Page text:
Did I set them back? Did I make the hill they have to climb even higher, steeper, more treacherous? Did I fail them?
Yes. I failed them.
I struggled with the weight of that, on top of the weight of the pain, silently. I carried it as best I could, but I was failing.
I didn’t ask for help.
I had always been strong, fiercely independent, a problem solver. A bad ass. Tough, strong, fit. So I was too ashamed to ask for help, fearful that it would prove I was weak, unworthy, helpless.
And all the while the pain got worse. All the while I still didn’t know why I had so much pain: no diagnosis, no pain education, no effective treatment. No answers. No future that I could foretell.
I completely withdrew. I rarely spoke to anyone, not knowing how to explain my pain. What it was like to be able to think of nothing else, to go through every minute of every day thinking only of pain, of darkness, of bleak futures, of more pain.
Feeling ashamed that I wasn’t handling it better. That I wasn’t stronger. That I wasn’t better.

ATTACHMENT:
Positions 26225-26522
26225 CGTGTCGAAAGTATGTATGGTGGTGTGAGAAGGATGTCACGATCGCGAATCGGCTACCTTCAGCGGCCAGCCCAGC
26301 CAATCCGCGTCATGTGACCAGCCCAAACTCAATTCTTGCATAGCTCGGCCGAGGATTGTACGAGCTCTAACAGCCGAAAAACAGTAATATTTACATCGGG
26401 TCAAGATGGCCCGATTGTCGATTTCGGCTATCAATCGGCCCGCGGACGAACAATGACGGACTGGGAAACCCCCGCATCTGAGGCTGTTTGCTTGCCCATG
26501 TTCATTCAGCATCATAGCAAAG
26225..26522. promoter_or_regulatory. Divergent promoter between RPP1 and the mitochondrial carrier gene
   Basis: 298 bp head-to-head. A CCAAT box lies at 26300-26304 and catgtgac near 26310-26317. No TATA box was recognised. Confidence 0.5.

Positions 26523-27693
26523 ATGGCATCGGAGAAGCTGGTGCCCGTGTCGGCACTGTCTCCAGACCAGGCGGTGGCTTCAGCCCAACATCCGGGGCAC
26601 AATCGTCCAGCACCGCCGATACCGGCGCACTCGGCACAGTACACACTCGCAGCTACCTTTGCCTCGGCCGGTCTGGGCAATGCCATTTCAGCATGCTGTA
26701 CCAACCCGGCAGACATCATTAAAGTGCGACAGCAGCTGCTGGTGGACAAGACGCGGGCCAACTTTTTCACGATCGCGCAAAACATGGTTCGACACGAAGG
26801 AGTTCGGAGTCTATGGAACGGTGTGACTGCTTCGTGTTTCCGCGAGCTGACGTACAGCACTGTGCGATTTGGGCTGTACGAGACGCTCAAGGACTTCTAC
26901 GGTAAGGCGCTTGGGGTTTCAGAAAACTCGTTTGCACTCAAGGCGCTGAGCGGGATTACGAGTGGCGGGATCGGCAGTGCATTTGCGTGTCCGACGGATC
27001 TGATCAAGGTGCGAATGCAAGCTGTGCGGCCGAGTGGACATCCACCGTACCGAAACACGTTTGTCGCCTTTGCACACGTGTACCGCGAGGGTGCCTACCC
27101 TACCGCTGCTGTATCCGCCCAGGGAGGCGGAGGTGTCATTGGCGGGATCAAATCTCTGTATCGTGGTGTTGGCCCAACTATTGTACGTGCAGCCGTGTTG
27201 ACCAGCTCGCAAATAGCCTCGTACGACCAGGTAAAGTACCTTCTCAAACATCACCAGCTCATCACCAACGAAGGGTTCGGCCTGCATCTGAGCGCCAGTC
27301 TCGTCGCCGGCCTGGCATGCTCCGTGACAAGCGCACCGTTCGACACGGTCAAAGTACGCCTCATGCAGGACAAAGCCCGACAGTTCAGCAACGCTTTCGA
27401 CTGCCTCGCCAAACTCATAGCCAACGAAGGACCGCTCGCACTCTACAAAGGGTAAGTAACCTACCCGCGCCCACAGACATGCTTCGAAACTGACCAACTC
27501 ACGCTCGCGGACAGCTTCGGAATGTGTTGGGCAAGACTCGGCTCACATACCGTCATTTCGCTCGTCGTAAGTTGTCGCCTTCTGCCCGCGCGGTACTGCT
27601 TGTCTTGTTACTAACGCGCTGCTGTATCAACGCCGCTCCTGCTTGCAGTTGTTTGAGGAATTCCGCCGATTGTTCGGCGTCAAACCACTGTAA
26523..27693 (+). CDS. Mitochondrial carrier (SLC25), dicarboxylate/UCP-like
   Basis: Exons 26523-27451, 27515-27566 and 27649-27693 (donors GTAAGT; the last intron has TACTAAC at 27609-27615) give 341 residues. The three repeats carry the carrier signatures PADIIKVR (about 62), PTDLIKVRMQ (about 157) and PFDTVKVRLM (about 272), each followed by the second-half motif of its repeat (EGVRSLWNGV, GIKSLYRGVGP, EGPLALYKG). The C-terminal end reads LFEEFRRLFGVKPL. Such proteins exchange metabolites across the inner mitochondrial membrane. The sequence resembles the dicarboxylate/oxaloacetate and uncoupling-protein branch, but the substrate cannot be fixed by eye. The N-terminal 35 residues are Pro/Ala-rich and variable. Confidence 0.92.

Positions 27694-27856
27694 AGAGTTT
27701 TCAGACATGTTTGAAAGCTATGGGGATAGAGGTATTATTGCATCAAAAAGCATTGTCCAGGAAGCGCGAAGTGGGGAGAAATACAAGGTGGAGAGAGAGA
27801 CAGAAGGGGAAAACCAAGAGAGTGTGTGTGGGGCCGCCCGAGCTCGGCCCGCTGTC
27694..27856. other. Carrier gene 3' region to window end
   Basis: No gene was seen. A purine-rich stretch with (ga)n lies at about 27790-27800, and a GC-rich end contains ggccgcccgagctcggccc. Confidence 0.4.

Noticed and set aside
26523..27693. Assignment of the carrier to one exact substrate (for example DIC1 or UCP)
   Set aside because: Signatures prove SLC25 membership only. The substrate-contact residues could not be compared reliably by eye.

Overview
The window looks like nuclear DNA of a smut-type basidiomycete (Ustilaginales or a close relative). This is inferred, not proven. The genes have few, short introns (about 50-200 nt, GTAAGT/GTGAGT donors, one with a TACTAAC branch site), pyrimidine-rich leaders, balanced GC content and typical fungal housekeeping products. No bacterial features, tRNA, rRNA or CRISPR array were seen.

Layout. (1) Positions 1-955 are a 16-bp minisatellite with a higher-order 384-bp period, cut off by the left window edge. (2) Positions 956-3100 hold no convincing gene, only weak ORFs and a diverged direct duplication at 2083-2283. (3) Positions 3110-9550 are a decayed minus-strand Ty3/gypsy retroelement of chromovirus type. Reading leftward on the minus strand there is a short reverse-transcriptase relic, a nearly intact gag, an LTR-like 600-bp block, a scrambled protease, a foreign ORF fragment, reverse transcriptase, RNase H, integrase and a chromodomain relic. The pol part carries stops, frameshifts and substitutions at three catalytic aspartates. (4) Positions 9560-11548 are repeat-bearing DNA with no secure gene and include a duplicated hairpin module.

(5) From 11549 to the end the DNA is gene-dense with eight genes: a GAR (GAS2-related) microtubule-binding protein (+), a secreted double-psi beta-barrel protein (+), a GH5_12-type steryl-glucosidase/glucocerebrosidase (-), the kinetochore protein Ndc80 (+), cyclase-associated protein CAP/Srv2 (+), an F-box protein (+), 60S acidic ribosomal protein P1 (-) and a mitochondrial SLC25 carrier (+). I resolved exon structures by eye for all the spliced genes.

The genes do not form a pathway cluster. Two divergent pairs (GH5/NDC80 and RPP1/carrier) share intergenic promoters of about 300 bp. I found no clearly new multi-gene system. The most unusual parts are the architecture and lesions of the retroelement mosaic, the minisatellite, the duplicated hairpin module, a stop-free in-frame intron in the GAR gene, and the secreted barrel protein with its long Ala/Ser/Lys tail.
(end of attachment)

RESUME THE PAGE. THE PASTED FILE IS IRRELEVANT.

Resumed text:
On top of all that, and it seems so ridiculous to me now (more shame), I was terrified of getting fat, of losing my fitness, my physique. That was a part of my identity too, after all: being jacked, strong, lean, tough. A competitor. An athlete. A firefighter.
So I controlled everything I ate, counting my macros, measuring my food. It was the one thing I felt like I could control in the upside down world of chaos and uncertainty I’d found myself in.
And I was ashamed of that, too. I was ashamed of being vain and worrying so much about this stupid shit and also ashamed of not being able to not worry about it.
And all the while, the pain got worse. I couldn’t be in a car for more than 10 minutes without involuntary tears. The idea of going back to firefighting became more and more far-fetched after years of physical therapy, surgery, acupuncture, chiropractic care, massage, more physical therapy and not being better.
I tried, though.
I tried my damnedest. I wanted to prove the naysayers wrong. I wanted to prove that I belonged. That I could still be what I was. That I had deserved to be there before everything went sideways. That I was worthy.